California Department of Corrections and Rehabilitation (CDCR) officials announced recently that mentally ill inmates in the state’s prison system will now receive more humane treatment. The state filed a new policy earlier this month to allow mentally ill inmates to participate in counseling after an incident as opposed to receiving extended sentences or being sent directly to isolation cells.
The California Department of Corrections and Rehabilitation (CDCR) along with the Chancellor of the California Community Colleges have recently come to an agreement to allow more and more current prisoners the ability to acquire academic certificates, degrees and credits, which will in most cases transfer over to a four-year university atmosphere.
Eight California prisons recently earned accreditation with the Commission on Accreditation for Corrections, the official accrediting body of the American Correctional Association, bringing the state’s total to 16 approved facilities.
Los Angeles County has reached a tentative agreement to move more than 500 inmates to the Taft Community Correctional Facility near Bakersfield, Calif.
Though three Los Angeles County supervisors initially approved the transfer of inmates to the Taft facility, Supervisor Gloria Molina has recently withdrawn her support.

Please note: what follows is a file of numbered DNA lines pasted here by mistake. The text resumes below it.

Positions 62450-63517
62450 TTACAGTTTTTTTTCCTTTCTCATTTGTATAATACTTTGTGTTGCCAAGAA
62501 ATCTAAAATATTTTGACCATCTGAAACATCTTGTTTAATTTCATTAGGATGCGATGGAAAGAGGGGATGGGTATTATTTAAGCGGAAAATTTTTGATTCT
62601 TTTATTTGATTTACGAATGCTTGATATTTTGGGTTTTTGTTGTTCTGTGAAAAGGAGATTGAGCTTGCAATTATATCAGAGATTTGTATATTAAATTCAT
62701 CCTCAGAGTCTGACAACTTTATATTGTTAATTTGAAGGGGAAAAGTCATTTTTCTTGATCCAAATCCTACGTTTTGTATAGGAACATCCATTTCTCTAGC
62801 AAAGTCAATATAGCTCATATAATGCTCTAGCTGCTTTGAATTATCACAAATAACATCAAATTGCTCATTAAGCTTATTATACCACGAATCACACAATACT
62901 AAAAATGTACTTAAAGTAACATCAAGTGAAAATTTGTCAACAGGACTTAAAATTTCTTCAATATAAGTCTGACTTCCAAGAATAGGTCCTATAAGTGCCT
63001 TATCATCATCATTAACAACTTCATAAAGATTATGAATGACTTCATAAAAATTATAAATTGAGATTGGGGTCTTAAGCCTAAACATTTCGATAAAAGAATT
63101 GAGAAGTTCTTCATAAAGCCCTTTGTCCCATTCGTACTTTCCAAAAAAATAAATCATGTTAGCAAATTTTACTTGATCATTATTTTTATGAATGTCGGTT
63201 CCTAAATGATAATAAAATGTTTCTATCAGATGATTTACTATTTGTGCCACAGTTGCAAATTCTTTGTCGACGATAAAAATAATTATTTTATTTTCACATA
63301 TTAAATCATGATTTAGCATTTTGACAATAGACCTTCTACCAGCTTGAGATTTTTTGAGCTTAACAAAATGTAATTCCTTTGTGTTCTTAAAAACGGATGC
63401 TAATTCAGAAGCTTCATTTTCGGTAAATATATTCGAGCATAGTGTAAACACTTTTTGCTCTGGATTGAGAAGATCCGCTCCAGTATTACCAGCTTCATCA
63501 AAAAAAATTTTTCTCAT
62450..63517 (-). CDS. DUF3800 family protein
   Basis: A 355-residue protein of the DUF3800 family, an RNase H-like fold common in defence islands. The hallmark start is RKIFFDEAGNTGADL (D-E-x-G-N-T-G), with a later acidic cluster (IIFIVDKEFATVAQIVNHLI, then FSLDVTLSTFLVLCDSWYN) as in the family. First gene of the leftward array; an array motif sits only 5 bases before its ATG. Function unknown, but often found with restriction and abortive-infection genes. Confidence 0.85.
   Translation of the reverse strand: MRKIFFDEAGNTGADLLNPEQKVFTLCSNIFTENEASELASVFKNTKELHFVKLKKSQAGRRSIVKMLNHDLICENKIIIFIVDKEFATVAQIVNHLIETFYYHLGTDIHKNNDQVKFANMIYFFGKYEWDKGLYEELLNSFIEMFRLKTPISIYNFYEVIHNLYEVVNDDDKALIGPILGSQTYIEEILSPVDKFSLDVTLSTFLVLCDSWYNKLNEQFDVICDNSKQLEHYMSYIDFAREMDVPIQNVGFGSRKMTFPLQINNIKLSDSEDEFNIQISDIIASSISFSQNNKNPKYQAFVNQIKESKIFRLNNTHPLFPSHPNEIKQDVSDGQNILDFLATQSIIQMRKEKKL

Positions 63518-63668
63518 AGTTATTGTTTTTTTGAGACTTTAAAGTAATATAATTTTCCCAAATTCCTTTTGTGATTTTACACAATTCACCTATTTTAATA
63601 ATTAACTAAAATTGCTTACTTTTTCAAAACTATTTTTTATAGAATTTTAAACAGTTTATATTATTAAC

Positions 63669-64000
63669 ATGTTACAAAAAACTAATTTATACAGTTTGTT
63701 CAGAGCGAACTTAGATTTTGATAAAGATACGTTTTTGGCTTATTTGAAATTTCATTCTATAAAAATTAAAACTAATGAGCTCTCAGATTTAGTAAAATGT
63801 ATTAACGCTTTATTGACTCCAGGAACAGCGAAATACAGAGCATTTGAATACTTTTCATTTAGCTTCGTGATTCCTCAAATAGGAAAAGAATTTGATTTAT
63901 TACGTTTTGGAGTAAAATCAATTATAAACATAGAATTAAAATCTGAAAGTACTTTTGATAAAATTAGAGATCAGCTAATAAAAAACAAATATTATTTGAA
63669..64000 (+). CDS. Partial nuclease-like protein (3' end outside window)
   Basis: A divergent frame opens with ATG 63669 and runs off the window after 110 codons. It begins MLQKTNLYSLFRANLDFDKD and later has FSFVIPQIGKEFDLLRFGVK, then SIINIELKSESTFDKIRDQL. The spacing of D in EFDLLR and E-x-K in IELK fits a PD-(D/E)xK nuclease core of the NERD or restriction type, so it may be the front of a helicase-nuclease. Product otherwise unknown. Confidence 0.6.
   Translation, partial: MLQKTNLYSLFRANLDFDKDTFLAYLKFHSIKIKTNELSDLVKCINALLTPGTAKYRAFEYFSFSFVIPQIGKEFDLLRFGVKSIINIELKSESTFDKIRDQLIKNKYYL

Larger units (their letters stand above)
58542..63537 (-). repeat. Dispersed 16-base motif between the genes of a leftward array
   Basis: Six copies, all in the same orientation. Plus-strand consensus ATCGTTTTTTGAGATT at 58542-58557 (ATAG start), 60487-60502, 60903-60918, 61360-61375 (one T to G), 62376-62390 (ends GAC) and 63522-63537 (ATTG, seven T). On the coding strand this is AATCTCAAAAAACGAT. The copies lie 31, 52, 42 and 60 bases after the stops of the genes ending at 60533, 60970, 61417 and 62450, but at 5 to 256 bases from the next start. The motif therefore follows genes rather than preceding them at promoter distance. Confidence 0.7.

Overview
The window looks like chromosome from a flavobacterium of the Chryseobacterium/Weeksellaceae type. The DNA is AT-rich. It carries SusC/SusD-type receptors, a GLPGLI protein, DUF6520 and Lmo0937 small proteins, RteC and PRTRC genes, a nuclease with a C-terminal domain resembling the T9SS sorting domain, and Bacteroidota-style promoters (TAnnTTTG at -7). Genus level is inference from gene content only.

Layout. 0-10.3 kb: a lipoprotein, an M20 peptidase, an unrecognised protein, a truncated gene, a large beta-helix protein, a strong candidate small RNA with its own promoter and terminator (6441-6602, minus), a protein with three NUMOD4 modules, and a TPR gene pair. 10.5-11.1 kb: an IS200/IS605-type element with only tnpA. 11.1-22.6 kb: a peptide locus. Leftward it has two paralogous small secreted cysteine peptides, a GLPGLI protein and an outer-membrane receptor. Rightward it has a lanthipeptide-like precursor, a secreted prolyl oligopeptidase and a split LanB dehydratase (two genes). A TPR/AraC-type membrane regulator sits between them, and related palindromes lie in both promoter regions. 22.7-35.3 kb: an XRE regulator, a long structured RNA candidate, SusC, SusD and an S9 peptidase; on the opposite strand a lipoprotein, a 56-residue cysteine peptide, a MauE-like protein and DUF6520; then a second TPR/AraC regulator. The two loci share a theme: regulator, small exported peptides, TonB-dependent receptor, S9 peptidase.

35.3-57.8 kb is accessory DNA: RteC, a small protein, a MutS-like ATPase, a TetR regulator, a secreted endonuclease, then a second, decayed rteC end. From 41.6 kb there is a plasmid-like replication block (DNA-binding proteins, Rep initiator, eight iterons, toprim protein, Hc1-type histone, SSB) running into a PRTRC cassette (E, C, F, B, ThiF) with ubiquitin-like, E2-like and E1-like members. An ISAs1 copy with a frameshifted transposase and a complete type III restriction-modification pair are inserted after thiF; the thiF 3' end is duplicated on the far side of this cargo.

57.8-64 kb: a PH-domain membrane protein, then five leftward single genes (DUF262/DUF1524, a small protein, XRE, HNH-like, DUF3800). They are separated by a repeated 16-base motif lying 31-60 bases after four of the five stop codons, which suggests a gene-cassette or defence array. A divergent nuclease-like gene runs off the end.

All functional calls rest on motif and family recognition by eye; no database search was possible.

Two years ago, California Governor Edmund G. Brown Jr. signed Assembly Bill (AB) 109 or the Public Safety Realignment Act, which required the realignment of several low-level prisoners in an effort to reduce the number of inmates in the state’s 33 prisons to 137.5 percent of design capacity by June 2013.
As California continues to work on reducing prison population in the state, they also have been busy making improvements to facilities, including the California Department of Corrections and Rehabilitation’s (CDCR) California Medical Facility’s (CMF) new outpatient treatment center in Vacaville.